Node |z| moves to node |n|, so that it can become a child or a sibling
(in case |z=0|).
@=
oo,r=n,p=tnode[z].child,tnode[r].child=p;
while (o,q=tnode[p].child) { /* make |p| the root, retaining its child |q| */
o,k=tnode[p].sib,s=tnode[q].sib;
o,tnode[p].sib=0;
o,tnode[q].sib=r;
o,tnode[r].child=k,tnode[r].sib=s;
r=p,p=q;
}
ooo,s=tnode[p].sib,tnode[p].sib=0,tnode[p].child=r,tnode[r].child=s;
/* now |p| is the root */
@ @=
gg=0;@+copyremap(p);
if (gg!=m) {
fprintf(stderr,"I'm confused!\n");
exit(-666);
}
oo,snode[z].arc=snode[n].arc;
@ This recursion is a bit tricky, and I wonder what's the best way to explain it.
(An exercise for the reader.)
@=
void copyremap(int r) {
register int p,q;
mems+=suboverhead;
gg++;
o,p=tnode[r].child;
if (!p) return;
o,snode[gg-1].child=gg; /* copy a (remapped) child pointer */
while (1) {
q=gg; /* the future interior name of |p| */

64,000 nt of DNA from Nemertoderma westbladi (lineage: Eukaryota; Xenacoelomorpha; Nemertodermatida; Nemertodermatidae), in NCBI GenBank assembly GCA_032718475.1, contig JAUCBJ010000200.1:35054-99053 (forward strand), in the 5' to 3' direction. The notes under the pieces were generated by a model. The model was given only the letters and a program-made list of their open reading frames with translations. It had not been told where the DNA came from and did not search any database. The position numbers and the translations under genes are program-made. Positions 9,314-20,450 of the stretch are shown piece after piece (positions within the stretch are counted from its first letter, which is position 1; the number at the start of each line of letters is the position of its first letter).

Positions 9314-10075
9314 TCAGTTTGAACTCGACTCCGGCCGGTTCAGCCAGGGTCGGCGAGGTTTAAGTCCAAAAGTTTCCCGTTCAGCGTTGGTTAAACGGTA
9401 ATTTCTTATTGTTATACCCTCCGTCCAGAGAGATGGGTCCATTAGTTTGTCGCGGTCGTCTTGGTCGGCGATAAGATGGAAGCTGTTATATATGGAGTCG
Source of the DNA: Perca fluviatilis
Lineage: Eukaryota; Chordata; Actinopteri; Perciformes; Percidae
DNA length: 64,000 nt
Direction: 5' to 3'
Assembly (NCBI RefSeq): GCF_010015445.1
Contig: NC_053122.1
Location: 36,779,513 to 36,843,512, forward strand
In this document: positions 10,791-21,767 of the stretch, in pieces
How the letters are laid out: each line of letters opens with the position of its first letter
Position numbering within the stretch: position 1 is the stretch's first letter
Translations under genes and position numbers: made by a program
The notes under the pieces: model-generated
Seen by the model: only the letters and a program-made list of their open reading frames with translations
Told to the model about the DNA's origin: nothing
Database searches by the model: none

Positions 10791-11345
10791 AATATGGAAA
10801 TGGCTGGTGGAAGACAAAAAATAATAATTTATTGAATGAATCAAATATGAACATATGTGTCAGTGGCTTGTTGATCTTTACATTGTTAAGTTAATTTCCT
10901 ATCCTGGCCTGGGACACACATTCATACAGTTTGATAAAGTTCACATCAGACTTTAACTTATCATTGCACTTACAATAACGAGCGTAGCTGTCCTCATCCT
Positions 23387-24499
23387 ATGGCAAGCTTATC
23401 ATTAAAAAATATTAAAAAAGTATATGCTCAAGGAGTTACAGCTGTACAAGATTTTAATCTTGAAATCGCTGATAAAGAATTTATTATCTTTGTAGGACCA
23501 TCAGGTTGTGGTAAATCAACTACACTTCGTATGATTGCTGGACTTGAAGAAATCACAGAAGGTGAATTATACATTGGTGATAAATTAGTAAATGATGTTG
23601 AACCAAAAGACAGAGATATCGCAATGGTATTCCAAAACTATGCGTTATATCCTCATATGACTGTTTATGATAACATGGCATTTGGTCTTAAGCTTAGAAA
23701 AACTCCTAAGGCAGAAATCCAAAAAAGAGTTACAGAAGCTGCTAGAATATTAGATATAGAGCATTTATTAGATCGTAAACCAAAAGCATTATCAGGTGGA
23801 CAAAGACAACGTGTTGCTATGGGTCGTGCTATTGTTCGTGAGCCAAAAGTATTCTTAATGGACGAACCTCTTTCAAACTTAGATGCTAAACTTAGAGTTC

copyremap(p);
o,p=tnode[p].sib;
if (!p) return;
o,snode[q].sib=gg; /* copy a (remapped) sibling pointer */
}
}
@ @=
n=read_rectree(argv[1]);
@;
fprintf(stderr,
"OK, I've got %d nodes for S and %d nodes for T, max degree %d.\n",
m,n,maxdeg);
@z
@x
if (m==0) goto yes_sol; /* every boy matches every girl */
@y
if (m==0) goto yes_sol; /* every boy matches every girl */
if (m*n>record) {
record=m*n;
fprintf(stderr," ...matching %d boys to %d girls\n",
m,n);
}
@z
@x
oo,printf("%c",
encode(uert[solarc[1]]));
for (p=1;p=
int record; /* the largest bipartite matching problem encountered so far */
@z